Exactly one month ago, 42-year-old Barry Massey walked out of a Washington state prison. It's a day that may very well have never come. At age 14, Massey became the youngest American at the time to be sentenced to life without parole; as a 13-year-old, he and a teen two years older shot and stabbed a store owner in the course of a robbery. But things took a turn in 2012, when the Supreme Court found sentences such as Massey's to be cruel and unusual punishment in the case of juveniles. The AP reports that Washington state law was subsequently altered to permit juvenile lifers to petition for release once they had served 25 years; Massey's case was reviewed first, and conditional release was approved. The Seattle Times takes a look at what awaited him after 28 years behind bars.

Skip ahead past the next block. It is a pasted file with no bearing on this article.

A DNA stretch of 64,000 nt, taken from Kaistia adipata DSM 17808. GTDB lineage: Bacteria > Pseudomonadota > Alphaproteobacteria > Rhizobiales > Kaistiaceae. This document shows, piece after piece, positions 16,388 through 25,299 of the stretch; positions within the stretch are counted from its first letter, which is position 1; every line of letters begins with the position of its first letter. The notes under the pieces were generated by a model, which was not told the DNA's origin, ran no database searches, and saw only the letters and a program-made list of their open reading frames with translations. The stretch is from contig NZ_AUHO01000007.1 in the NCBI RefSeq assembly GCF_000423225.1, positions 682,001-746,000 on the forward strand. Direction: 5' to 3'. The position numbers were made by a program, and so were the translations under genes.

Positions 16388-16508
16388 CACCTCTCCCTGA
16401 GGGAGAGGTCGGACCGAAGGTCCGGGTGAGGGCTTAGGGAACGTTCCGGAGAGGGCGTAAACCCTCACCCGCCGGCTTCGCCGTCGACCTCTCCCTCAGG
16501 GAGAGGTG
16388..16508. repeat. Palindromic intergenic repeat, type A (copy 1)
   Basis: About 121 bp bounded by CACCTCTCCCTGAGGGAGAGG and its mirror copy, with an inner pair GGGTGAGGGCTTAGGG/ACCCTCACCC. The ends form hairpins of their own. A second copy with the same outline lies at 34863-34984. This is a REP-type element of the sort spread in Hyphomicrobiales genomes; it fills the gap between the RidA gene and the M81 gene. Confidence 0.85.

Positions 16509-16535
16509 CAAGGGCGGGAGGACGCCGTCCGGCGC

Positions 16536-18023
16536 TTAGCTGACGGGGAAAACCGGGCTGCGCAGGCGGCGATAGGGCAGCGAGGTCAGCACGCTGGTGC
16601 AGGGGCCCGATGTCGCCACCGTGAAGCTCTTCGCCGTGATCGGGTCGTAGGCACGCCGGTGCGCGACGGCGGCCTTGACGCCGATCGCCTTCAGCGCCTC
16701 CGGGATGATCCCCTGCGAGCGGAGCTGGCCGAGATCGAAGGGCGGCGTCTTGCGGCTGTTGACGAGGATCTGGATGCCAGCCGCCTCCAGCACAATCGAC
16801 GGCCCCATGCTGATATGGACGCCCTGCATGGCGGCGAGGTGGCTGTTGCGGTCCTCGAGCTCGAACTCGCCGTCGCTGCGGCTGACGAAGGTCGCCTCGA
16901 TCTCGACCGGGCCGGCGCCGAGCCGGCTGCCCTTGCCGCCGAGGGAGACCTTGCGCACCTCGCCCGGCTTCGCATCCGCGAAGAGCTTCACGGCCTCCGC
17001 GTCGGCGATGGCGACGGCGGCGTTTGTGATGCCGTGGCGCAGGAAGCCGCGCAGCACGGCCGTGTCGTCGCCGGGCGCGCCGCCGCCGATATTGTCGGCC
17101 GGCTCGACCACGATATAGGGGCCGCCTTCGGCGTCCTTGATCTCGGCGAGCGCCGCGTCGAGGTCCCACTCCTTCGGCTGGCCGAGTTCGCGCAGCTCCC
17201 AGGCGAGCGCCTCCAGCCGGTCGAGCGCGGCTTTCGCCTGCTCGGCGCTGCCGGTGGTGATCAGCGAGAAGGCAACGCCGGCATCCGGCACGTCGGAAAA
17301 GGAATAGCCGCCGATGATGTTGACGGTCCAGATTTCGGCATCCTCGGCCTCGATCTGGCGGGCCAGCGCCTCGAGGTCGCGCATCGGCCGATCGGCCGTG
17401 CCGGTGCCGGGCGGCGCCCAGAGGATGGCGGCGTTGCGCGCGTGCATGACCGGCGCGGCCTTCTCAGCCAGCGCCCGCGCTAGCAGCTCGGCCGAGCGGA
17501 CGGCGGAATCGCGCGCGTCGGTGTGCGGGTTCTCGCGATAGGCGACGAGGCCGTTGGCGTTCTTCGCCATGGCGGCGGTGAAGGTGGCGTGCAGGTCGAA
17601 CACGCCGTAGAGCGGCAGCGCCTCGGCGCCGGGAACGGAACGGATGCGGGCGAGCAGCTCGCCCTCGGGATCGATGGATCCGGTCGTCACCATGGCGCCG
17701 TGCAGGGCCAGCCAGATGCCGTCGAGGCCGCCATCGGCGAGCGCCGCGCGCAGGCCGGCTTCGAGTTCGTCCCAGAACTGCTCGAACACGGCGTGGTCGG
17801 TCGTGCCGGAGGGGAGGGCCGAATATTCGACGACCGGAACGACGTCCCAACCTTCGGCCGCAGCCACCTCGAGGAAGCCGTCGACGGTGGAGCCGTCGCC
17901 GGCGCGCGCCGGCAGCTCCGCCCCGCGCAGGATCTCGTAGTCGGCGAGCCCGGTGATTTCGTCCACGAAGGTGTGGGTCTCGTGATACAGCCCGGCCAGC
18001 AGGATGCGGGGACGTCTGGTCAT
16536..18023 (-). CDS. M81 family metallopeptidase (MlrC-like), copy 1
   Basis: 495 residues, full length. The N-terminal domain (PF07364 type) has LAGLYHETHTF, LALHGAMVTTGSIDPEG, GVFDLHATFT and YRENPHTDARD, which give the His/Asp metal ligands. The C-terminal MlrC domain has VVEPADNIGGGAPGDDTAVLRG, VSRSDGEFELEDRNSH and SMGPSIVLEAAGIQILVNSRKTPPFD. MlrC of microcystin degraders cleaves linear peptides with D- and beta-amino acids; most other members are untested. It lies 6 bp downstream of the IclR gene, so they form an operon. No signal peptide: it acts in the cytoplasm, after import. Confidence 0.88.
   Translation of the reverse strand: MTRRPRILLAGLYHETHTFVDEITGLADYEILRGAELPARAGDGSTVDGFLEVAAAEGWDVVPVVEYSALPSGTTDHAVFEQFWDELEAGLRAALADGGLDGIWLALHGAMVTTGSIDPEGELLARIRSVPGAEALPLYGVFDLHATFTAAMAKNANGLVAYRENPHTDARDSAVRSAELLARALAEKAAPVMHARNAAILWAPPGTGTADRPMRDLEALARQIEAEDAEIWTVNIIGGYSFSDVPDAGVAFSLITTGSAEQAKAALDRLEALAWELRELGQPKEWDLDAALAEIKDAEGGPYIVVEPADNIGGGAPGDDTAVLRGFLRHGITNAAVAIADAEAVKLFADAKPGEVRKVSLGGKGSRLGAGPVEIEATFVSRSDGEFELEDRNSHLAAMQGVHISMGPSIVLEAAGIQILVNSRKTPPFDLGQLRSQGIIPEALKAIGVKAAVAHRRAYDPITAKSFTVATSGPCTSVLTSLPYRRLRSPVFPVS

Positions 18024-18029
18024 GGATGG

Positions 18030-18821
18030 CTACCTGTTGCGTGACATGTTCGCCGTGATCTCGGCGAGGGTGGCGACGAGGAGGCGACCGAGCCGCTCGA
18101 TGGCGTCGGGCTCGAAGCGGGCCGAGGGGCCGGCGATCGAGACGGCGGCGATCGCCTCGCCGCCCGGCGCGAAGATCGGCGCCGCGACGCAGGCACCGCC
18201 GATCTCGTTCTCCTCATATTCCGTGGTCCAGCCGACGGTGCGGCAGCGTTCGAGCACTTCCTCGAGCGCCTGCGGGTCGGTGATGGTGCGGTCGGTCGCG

Massey took a trip to Walmart, a place he had only heard about, on his first day out. It was one of a slew of things that are new to him: He has never driven a car, or even taken public transportation outside of a school bus. He's never tried alcohol (and can't, per his release stipulations, notes KIRO 7). He has forgotten how to swim but remembers how to ride a bike. KIRO 7 reports Massey had to submit a release plan during his petitioning process, and that plan included moving in with a woman he married in a 2009 prison ceremony—a woman he met when she worked as a corrections officer at Monroe Corrections Center, where he served his time. Rhonda Massey quit her job to be with him and is now an investigator with the Snohomish County Office of Public Defense; the Times has more on their controversial relationship. (In Texas, an exonerated inmate got his prosecutor disbarred.)